The History & Archaeology of Cadia Valley


Copper Mining

The Cornish Diaspora


The Towanroath Pumping Engine House built in 1872 at Wheal Coates, St. Agnes, Cornwall. Cornish engine houses characterise the mining landscape of the South West of England (Edward Higginbotham, 2006).

By the 1850s the demise of the Western Cornish mines was now becoming evident, with the Caradon and Tamar areas in the east still on the ascent. Foreign competition was also becoming a threat. From a totally dominant position in the 1830s, Cornwall was surpassed in production by Chile in the 1850s. South Australia and Michigan in the United States were also beginning to have an impact by this time. The peak in Cornish and West Devon production passed in 1855-1856 and began a slow decline.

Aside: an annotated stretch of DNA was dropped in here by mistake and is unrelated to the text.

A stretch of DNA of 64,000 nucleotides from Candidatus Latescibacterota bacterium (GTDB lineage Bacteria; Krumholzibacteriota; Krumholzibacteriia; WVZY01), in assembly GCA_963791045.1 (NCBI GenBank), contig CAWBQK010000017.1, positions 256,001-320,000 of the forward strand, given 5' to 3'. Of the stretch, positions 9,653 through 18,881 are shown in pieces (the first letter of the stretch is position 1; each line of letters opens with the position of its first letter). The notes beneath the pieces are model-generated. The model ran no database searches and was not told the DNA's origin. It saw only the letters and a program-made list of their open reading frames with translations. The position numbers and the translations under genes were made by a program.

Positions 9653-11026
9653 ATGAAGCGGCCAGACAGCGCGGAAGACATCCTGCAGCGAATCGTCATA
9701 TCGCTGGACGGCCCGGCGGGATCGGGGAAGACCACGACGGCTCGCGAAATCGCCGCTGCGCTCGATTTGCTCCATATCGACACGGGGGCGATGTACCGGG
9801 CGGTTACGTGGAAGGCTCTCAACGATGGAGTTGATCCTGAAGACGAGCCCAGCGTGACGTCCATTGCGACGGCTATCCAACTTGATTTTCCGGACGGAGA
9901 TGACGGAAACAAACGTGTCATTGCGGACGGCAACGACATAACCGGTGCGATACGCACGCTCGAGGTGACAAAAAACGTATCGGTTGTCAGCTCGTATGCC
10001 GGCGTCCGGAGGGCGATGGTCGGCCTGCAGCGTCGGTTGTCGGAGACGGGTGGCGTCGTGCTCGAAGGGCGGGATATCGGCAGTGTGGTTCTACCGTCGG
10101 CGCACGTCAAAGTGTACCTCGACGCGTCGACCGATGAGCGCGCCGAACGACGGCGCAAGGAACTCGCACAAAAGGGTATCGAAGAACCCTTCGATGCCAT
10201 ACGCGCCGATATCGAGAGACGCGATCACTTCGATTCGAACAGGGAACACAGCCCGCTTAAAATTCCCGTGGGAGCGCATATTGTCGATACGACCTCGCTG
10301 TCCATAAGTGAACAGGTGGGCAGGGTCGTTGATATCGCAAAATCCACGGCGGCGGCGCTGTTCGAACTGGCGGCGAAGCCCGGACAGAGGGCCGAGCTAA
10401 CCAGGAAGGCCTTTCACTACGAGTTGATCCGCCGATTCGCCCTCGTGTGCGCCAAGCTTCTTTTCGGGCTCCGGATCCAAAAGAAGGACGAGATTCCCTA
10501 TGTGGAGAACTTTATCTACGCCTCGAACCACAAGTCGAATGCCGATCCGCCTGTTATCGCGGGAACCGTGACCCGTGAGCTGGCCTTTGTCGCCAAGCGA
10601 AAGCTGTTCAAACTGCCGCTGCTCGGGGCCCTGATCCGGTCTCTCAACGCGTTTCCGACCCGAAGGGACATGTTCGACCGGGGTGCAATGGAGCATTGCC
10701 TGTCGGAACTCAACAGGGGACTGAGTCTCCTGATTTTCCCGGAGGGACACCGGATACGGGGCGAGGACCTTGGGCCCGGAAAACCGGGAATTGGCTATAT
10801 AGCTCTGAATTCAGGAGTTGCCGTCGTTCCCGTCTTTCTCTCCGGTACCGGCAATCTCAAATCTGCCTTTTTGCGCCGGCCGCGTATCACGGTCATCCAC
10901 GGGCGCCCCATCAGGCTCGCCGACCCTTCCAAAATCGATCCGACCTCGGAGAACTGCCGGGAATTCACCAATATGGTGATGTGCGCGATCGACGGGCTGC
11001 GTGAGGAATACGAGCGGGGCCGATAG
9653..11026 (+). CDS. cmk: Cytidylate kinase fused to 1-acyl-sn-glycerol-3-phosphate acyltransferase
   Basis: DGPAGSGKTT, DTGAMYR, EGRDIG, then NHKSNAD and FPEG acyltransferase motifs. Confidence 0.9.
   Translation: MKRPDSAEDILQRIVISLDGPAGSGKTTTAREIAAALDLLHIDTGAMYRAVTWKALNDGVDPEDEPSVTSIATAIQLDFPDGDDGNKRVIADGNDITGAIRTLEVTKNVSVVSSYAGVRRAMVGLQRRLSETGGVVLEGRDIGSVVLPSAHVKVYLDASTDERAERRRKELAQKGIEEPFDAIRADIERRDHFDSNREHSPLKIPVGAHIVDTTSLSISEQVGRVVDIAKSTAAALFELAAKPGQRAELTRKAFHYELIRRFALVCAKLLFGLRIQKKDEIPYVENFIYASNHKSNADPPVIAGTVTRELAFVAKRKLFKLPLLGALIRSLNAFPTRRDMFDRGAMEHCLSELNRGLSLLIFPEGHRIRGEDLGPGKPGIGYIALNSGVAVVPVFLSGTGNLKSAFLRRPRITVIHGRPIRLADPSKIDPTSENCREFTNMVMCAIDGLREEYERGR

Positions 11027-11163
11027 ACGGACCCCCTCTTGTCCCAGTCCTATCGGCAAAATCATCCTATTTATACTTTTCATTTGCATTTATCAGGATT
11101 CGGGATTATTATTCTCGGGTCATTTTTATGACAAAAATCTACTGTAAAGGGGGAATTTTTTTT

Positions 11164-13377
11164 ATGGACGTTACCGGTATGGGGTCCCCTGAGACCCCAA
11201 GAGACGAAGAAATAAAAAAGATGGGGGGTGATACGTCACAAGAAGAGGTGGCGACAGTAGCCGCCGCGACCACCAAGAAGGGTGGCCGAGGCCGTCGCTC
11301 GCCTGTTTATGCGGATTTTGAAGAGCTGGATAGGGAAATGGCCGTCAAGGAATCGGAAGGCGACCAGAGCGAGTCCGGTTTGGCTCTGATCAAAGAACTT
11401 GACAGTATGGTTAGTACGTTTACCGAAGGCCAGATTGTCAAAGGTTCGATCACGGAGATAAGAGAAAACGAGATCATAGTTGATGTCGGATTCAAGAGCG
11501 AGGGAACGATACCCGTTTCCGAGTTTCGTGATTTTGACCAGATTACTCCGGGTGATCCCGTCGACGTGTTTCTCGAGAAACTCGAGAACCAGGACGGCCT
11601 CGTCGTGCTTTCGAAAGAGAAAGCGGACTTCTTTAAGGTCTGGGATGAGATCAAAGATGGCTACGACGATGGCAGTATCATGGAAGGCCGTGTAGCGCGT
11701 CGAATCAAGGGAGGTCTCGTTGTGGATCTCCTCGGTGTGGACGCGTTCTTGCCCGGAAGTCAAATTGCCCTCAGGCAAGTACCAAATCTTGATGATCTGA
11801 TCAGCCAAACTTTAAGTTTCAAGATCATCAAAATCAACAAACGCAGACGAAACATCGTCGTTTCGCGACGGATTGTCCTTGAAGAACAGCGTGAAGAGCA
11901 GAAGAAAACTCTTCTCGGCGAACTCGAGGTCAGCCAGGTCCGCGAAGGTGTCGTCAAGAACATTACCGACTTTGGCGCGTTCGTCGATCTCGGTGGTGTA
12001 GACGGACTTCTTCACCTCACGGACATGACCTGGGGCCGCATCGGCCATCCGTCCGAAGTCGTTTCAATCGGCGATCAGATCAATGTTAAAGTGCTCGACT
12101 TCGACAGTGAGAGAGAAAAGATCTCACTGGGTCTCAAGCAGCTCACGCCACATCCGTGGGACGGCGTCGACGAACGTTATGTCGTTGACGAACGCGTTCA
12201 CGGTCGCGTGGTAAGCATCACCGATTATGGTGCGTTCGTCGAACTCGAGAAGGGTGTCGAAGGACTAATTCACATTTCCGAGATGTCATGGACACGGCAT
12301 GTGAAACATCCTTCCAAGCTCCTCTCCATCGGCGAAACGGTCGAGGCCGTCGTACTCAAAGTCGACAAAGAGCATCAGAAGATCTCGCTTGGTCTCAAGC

“The great days were over. Companies folded up. Mines closed down. Hundreds, then thousands, of tin and copper miners found themselves out of work, without hope of employment…there was no alternative to starvation…but mass emigration. A third of the population left Cornwall before the end of the century, while back at home their mining towns and villages were left unpeopled, the mines themselves deserted.” (Daphne du Maurier. Vanishing Cornwall, 1967: 106).

To stay meant starvation, but we should ask the question what it had in store for those who emigrated. For the Cornishmen, who came to South Australia and New South Wales, we can see some general outcomes. For a few of the Cornishmen, who lived at Cadia in New South Wales, we can follow some individual life paths.